Then, working on the sleeves, I noticed that I’d sewn the wrong side of the fabric facing out (d’oh, though it was very, very subtle). So I pulled the entire jacket apart again to turn the fabric around, and while I was at it took out the blue flat lining (because blue is an abomination unto Nuggan, and also it attracted cat hair like nobody’s business), re-flat lined in the same white as the vest (SL10), and sewed it back together right side out with gold piping (SL 11 & 12). Unfortunately, due to my little forget-to-add-buttoning-allowance to the vest snaffu, the jacket was now too snug, so I pulled it apart yet again, moved the piping to the edge of the seam allowance, and sewed it with smaller seam allowances (seams 13 & 14). Then I did a ton of re-fitting of the side-seams (at least 4 lines of stitching each) as I got the front bolero look to fit properly.
And that is what’s been taking me so long!
In addition to using the gilded gold silk for piping at each seam, I made piping with extremely wide flanges and used it to finish the bottom hem of the jacket, so that you see bits of gold at the turns of the pleats.
It’s all hand-sewn down on my new white flat lining with neat red stitching.
The buttons are the one thing that haven’t given me any hassle. I am so pleased with how effective my antiquing technique has been.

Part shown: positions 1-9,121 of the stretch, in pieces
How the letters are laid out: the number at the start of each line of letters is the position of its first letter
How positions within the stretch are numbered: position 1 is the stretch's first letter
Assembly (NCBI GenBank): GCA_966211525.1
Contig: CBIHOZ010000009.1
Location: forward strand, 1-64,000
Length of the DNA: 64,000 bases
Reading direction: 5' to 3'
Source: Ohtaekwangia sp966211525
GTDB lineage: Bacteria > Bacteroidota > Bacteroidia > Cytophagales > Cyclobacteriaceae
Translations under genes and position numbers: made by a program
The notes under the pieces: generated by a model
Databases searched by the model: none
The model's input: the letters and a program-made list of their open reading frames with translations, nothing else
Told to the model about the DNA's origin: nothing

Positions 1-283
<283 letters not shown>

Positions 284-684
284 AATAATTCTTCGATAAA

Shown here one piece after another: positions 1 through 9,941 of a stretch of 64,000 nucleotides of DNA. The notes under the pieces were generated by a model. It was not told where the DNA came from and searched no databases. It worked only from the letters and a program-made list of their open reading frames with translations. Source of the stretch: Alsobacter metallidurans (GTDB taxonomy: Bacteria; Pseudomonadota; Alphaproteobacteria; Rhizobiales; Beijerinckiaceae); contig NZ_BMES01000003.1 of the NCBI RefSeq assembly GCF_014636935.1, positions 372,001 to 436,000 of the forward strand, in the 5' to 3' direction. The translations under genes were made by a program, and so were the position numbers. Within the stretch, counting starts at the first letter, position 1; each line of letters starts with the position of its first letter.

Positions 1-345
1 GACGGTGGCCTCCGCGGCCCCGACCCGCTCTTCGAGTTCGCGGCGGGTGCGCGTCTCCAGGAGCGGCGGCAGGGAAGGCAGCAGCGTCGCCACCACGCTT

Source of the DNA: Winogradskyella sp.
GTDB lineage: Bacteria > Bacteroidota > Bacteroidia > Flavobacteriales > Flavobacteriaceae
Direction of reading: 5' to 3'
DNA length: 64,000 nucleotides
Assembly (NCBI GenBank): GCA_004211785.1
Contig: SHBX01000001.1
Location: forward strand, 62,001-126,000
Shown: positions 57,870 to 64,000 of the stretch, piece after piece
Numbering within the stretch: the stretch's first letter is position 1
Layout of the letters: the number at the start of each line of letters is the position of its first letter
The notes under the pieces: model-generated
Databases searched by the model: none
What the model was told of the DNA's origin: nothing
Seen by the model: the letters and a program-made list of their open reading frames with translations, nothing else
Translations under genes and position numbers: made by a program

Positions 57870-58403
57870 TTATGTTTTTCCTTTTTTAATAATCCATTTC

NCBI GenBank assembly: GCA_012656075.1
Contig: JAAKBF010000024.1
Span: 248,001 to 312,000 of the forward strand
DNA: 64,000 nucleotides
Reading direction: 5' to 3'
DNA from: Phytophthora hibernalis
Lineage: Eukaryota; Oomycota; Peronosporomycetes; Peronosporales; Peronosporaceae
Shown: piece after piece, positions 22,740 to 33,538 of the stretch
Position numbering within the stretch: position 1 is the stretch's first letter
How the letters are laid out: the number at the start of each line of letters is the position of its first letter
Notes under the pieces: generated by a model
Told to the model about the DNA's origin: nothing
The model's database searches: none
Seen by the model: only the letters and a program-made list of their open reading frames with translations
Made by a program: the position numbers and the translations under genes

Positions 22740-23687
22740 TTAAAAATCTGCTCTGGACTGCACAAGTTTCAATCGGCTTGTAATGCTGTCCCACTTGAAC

See? Lovely dull gold, perfect match to the round buttons, not too shiny.
I’m not sure about the button layout though.
Do you think I ought to spread the big buttons out a little more? Or move the top set down to the bottom end?
I could add more buttons, but I’ve only got 10 left, and I wanted to save four to go on the top of the back pleats, and another 6 for the skirt.
The four buttons will go at the top of the back and side back pleats where the piping ends.
It’s going to be quite spiffy, but goodness am I ready for it to be done!
Polly / Oliver is almost finished, I’m just stuck on it because I need to try it on to check the fit, and my cold has gone to my lungs and I can’t breath with a corset on…so….